We asked our CISO Don Mills to explain the biggest cloud security challenges and how they might affect your business.
What are the most common challenges organizations face when it comes to cloud security today?
Getting enough bodies and money behind it. Security is like a black box inside a lot of corporations—they know the money goes in, but they don’t really know what comes out. Now I’m not saying there aren’t metrics that can and should be available… you can measure the success of your efforts, but there’s no product or service that the company gains.
If security is doing its job properly, there isn’t much to notice. Security is spotlighted when it’s not as successful as planned or has come under attack in some way. Organizations invest and open their wallets to security when they’ve been hacked, audited, or when they must follow new regulations or compliance guidance.
So, whether an organization is in the cloud or not, the most common challenge is getting the proper attention and resources paid to security efforts.
What lessons can be learned from the biggest cloud-related breaches in the past year?
Don’t forget to cover all your bases or you could be hit where you least expect it. One of my security axioms is “the weakest link can break the chain.” What I mean by that is all it takes is one minor slip (an old VPN account, a phishing incident) for the major damage to be done, as we saw with the Colonial Pipeline.
Ask yourself, what are we not looking at security-wise that we should be? For example, it often seems outbound data traffic is ignored. Information that leaves is just as important as what’s coming inside.
A company that recently got hacked, Electronic Arts, had this exact issue. If they monitored the outbound data transfer rates and had stricter outbound (egress) firewall rules, it would have been much more difficult for the hackers to exfiltrate 250+ gigs of proprietary data.
Looking ahead, what’s the biggest piece of advice for organizations looking to improve their cloud security in 2021?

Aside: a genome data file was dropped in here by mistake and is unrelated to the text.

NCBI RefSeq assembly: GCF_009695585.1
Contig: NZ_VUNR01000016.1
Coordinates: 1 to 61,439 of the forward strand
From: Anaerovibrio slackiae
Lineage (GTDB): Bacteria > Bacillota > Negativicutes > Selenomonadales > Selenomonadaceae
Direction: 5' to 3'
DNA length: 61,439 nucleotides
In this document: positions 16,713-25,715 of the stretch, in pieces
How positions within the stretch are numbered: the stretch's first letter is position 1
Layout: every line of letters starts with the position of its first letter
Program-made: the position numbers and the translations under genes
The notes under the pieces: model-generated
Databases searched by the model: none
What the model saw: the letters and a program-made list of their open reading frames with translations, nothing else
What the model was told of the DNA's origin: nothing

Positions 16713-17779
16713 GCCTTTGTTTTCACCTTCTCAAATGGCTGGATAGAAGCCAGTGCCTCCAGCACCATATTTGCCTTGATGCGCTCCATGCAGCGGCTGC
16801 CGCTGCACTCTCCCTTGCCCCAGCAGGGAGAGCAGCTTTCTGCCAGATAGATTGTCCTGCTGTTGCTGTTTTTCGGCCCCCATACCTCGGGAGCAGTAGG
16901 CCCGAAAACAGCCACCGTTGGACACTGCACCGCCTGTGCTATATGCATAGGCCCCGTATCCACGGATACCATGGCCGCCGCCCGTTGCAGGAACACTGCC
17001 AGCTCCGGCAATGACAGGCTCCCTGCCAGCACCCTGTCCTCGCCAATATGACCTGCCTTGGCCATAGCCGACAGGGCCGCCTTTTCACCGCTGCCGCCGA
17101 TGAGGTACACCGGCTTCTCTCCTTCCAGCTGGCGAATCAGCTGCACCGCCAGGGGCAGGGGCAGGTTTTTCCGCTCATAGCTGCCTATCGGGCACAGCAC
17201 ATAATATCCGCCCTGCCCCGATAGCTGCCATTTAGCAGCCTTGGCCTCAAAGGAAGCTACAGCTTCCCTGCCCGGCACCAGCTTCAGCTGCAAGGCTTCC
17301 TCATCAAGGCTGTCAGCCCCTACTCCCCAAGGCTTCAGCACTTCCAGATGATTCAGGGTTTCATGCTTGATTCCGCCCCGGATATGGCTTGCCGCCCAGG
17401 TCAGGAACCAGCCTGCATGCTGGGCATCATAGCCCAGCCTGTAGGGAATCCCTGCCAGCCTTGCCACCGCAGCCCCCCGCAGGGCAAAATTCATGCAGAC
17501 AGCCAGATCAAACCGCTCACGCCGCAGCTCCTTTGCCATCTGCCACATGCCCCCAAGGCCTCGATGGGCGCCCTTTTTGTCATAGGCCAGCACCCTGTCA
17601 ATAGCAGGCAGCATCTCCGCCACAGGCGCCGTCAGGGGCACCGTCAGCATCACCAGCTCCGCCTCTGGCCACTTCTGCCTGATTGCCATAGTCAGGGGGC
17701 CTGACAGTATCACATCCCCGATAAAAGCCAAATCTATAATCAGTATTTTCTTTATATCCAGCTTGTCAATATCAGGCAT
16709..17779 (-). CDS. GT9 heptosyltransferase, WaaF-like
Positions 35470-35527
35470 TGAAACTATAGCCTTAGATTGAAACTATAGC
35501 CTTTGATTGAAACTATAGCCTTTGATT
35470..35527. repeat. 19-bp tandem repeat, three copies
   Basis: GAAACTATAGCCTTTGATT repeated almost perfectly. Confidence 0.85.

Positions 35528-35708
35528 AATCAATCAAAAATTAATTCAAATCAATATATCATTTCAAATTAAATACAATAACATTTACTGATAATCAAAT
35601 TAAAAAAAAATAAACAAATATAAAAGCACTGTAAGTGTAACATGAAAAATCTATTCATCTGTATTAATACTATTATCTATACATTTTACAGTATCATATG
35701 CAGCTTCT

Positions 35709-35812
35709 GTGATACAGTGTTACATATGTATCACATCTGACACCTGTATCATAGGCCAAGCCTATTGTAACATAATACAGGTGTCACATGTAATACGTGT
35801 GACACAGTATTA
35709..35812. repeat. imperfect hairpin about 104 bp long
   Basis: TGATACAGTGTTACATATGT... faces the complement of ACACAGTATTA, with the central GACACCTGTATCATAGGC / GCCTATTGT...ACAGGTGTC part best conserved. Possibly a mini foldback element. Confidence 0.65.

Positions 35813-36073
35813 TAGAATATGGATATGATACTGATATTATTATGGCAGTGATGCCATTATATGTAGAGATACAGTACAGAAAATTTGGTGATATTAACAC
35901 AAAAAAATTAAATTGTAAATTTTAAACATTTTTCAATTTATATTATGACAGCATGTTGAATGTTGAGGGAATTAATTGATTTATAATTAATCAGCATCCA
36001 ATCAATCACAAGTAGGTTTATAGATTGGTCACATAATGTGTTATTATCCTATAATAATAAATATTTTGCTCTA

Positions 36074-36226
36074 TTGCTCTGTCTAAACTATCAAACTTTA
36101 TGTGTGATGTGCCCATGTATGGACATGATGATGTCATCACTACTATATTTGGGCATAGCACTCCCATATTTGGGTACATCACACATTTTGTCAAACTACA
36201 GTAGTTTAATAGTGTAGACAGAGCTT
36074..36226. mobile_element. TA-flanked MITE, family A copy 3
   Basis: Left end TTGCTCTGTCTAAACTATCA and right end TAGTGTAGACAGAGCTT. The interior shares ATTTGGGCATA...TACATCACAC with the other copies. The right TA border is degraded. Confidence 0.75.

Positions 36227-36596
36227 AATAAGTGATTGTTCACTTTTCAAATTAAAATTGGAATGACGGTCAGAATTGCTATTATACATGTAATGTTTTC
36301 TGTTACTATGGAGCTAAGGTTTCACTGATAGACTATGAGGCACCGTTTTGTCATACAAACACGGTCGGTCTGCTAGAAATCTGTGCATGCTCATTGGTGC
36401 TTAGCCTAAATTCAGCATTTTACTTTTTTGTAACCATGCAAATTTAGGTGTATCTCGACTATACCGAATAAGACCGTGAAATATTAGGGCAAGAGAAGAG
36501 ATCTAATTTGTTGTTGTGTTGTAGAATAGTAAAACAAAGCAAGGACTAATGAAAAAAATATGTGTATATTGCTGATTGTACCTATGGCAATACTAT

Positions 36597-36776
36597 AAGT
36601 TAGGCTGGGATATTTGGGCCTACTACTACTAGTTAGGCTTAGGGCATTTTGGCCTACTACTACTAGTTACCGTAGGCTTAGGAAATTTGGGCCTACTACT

Plan for failure because things happen. Planning your cloud security strategy is just as important as executing and maintaining it. Even if a failure isn’t 100% security-related, you should still plan for that failure because it applies to the availability and your infrastructure as well. Expect the worst and plan for that.
Another important piece of advice: protect your cloud control plane. Everything in the cloud is set up and managed via the cloud control plane… so if someone accesses it, they pretty much own you for all intents and purposes.
What security incidents should companies anticipate seeing an increase in?
Years back, we typically saw people trying to make names for themselves by breaking into and defacing websites. Sometimes this was done as part of a political or social movement.
Nowadays, security incidents involve more methodical, strategic, and long-running attempts, and often are sourced by organized crime or state-sponsored groups. These groups are either concerned with quiet infiltration (state-sponsored) or are attempting to make money.
These criminal organizations are not just single sources… they operate as service providers, middlemen, and business-to-business facilitators. You can rent infrastructure and tooling for money or percentages of profits and get tech support responses via cell or chat features.
So, I’d easily predict we will see more of the same commoditized attacks that we’ve seen over the past couple of years… but that doesn’t mean the old classic stuff is going away. Somebody will still be happy to deface your website for you.
How do hackers make money, or keep you from earning it?
Hackers make money in two ways:
- Preventing organizations from getting access to their information, systems, or data. Or, the groups find data they can use to blackmail organizations. This is the current “ransomware” flurry we’ve seen lately, but it also goes back to the DDOS (Distributed Denial of Service) attacks that were in fashion a decade ago. An interesting twist is criminal organizations now attempting to blackmail companies to prevent public release of data vs. the standard “pay to restore access”.
- More traditionally (and seen very often), hacker groups simply get into your information, customer information, and/or intellectual property and figuratively walk right out with it. Then it becomes bought and sold like any other product online. This is the standard customer data theft that is still going on and always will. In my opinion, data theft is still your most likely and persistent threat.
We offer security assessments and expertise to protect our clients and provide peace of mind. Whether you’ve been audited, hacked, faced with new regulations, or frankly just worried about increasing cybersecurity threats—we can help. Reach out if you have questions or want to discuss how cloud security challenges might affect your business.